China this weekconfirmed a major step in its programme of building media conglomerates andalso unveiled the country's first approved video-on-demand (VoD) service.
Xu Guangchun, minister at the State Administration of RadioFilm & Television (SARFT), unveiled the details of a three-way merger thatwould combine the giant China Central TV (CCTV) with both China National Radio(CNR) and China Radio International (CRI). "The blueprint for regroupingand integrating resources of the radio film and TV sectors has already beenworked out," he said. Communist Party and State level approval hurdlesstill need to be cleared.
Further mergersare now expected in China, where consolidation has already started to happenalong regional lines. In film distribution, for example, five major groups havesprung up across the three major centres of production - Beijing, Shanghai andChangchun.
"The focusof the reform is to explore the chain theatre system, to break regionalbarriers and unreasonable market monopolies and to establish a framework ofmultiple distribution channels," explained Hu Zhanfan, deputy generaldirector of SARFT, at last month's Hong Kong FilMart.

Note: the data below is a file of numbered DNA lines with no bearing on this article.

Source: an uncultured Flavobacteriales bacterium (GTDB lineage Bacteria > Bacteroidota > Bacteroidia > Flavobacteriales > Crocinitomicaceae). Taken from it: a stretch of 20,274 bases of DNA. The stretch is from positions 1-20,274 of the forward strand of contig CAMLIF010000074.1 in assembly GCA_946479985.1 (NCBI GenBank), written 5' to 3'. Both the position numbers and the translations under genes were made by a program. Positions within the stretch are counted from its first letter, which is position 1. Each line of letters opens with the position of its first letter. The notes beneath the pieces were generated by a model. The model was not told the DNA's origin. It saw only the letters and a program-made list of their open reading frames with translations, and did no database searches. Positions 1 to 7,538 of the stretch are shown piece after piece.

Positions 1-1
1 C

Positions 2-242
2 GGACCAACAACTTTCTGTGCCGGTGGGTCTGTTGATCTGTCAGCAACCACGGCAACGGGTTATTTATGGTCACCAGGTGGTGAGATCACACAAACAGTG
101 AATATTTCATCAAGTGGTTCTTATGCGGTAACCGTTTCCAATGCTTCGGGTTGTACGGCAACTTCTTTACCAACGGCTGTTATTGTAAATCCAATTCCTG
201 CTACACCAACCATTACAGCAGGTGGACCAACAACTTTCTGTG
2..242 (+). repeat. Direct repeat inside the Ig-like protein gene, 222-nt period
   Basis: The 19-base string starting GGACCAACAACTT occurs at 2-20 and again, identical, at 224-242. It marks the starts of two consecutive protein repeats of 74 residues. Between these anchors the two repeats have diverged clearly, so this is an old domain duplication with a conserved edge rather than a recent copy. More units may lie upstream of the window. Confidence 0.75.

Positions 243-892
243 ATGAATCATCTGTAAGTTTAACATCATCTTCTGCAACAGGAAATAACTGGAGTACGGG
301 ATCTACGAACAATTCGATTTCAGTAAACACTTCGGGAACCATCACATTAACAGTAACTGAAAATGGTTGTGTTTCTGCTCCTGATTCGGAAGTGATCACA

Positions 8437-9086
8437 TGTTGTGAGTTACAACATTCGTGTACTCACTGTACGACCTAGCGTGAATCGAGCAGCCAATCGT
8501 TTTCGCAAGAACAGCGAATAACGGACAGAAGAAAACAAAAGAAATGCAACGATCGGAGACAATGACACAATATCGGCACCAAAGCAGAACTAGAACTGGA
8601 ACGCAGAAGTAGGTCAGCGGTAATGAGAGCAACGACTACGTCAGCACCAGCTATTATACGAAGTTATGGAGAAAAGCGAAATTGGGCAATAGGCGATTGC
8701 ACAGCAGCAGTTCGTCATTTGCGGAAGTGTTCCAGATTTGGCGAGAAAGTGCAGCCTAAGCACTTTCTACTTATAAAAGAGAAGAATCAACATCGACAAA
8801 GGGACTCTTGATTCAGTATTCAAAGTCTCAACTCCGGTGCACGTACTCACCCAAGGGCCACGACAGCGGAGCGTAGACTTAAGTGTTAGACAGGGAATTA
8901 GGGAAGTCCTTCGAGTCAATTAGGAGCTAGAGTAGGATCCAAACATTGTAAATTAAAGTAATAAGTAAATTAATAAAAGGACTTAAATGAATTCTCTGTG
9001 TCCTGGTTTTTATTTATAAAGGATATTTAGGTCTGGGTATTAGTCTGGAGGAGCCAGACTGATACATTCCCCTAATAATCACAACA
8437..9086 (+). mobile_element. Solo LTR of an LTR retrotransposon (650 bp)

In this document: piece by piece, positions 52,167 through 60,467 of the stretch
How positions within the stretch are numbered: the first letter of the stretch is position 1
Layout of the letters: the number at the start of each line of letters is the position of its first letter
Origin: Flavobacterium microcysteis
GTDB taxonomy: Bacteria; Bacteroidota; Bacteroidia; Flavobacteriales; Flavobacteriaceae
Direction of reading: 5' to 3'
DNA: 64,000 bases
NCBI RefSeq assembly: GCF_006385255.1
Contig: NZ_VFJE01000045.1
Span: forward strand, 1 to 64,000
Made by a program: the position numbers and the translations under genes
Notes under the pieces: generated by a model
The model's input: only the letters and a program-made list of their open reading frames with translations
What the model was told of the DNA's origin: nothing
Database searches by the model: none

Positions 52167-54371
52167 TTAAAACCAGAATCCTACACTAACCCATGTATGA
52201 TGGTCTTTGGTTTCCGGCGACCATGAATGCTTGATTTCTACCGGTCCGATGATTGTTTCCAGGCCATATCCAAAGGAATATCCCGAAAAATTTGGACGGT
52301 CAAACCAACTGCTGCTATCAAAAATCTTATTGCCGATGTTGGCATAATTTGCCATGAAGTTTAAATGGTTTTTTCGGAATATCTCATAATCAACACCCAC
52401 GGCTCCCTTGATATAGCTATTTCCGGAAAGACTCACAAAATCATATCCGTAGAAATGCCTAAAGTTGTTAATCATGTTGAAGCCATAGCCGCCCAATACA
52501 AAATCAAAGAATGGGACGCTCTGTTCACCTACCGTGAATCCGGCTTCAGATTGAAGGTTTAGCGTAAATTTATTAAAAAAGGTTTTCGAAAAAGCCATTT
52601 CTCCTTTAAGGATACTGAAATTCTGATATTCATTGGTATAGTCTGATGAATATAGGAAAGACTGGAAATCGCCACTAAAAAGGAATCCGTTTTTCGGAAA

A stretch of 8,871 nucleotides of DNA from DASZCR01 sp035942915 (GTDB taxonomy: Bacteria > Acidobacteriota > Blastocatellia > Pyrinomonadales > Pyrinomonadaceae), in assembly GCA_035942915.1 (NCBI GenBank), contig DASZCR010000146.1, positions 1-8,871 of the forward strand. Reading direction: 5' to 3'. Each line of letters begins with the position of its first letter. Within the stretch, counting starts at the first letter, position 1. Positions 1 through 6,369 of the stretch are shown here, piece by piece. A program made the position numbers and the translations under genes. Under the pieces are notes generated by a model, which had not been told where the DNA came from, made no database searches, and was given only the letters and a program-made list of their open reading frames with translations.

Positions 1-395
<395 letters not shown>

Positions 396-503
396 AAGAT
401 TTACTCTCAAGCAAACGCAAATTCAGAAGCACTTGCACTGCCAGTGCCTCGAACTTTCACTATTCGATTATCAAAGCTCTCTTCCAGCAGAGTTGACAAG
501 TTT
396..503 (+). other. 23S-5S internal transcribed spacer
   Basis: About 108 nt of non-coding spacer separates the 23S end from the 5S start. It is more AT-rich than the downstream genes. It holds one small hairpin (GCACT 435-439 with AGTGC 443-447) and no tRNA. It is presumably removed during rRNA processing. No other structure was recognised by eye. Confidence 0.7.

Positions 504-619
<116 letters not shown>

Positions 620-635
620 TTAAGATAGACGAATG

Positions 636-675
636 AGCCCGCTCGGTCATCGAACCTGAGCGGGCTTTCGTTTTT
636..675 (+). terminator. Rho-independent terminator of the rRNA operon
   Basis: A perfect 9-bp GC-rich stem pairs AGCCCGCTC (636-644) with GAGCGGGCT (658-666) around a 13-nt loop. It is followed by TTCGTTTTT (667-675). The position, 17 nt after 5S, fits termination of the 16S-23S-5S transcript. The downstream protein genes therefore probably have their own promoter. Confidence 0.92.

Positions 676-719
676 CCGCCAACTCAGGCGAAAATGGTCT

At the sametime, SARFT officials announced this week that VoD services were starting to beoffered on the cable networks in Baoding, in the northern Hebei province.Programming is understood to include films, educational programming andstock-market data with technology and software provided by Hong Kong'sDVN.
The cablenetwork placed an initial order with DVN for 10,000 set-top boxes. Instead oftaking cash payment, DVN will keep half the subscription revenues for the nextten years.
In many parts ofChina, TV development has run ahead of the regulators. SARFT said that VoDservices are actually operating in 23 towns. It is not yet know whether it willcrack down on those without its approval at national level, or whether it willsimply issue the incumbents with new licences.